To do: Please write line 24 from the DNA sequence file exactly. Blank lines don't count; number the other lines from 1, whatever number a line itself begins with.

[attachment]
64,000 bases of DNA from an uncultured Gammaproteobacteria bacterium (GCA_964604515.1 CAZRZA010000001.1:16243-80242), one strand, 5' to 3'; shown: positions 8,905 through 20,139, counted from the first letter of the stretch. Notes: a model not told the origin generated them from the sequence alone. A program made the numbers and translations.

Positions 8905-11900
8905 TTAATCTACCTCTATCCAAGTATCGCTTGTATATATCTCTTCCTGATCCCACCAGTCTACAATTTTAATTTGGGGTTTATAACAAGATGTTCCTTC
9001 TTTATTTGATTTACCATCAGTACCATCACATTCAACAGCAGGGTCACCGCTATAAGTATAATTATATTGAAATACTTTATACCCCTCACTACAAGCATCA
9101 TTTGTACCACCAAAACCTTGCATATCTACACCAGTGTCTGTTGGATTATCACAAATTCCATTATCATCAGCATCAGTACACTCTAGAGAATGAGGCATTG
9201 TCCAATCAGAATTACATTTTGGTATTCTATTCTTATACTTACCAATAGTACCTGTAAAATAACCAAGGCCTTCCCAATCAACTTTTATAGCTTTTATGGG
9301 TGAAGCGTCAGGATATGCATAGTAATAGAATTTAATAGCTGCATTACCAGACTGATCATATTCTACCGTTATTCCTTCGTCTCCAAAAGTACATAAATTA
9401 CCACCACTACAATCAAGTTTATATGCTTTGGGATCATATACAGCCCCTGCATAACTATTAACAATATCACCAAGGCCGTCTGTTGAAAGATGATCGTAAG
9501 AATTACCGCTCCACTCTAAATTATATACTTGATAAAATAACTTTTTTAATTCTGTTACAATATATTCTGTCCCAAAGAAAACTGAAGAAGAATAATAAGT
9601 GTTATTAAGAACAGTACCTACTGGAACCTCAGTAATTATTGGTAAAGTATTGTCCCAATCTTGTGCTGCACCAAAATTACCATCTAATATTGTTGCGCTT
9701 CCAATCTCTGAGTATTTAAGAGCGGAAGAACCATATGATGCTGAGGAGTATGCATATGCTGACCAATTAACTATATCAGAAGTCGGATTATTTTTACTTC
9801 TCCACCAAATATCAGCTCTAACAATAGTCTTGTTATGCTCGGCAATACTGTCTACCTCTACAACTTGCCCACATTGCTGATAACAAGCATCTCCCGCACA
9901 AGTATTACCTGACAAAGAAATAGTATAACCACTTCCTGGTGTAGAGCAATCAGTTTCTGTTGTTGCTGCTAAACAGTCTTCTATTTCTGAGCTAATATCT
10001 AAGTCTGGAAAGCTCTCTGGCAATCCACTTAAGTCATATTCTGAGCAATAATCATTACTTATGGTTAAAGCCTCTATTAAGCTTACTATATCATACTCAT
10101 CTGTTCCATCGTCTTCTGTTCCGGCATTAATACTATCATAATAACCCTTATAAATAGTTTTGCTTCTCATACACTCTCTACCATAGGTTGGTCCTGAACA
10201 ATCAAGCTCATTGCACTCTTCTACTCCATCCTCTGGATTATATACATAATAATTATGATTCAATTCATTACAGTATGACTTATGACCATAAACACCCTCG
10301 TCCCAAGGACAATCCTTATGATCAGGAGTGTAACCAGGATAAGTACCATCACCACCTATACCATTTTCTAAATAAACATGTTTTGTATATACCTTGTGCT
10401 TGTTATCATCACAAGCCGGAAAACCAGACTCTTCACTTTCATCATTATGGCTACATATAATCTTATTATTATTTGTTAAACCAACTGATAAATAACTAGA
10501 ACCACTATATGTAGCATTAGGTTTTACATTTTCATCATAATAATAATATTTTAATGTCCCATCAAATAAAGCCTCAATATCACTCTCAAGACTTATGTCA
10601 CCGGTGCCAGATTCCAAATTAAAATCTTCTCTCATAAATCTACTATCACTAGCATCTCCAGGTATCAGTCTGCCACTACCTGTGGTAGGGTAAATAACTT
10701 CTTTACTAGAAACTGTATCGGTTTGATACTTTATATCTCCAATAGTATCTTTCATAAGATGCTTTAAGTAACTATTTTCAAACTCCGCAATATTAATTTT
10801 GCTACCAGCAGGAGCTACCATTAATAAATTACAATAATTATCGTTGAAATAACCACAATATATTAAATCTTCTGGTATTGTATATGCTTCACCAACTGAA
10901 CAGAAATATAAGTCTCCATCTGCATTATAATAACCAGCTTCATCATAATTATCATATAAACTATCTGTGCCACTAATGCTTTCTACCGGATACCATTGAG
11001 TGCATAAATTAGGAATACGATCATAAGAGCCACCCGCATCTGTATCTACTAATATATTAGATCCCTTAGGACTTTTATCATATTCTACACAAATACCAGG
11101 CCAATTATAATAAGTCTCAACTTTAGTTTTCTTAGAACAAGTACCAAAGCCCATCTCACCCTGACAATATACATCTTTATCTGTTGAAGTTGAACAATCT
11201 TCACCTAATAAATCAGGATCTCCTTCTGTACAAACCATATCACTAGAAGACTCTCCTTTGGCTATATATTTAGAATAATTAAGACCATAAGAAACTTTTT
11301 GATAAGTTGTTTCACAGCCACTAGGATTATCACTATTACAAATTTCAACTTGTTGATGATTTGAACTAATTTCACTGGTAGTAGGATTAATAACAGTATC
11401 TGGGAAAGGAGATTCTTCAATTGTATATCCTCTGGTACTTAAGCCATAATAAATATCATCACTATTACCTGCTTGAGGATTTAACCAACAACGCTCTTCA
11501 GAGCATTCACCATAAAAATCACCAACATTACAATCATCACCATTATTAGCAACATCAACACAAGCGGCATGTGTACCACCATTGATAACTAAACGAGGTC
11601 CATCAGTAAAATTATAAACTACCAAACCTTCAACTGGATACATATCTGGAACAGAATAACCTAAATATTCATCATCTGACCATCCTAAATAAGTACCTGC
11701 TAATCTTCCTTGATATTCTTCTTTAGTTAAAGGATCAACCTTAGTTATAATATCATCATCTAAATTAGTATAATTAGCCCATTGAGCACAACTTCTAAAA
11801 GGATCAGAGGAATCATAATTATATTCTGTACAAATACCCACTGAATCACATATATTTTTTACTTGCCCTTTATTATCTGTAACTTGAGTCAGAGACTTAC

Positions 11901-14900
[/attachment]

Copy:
11001 TGCATAAATTAGGAATACGATCATAAGAGCCACCCGCATCTGTATCTACTAATATATTAGATCCCTTAGGACTTTTATCATATTCTACACAAATACCAGG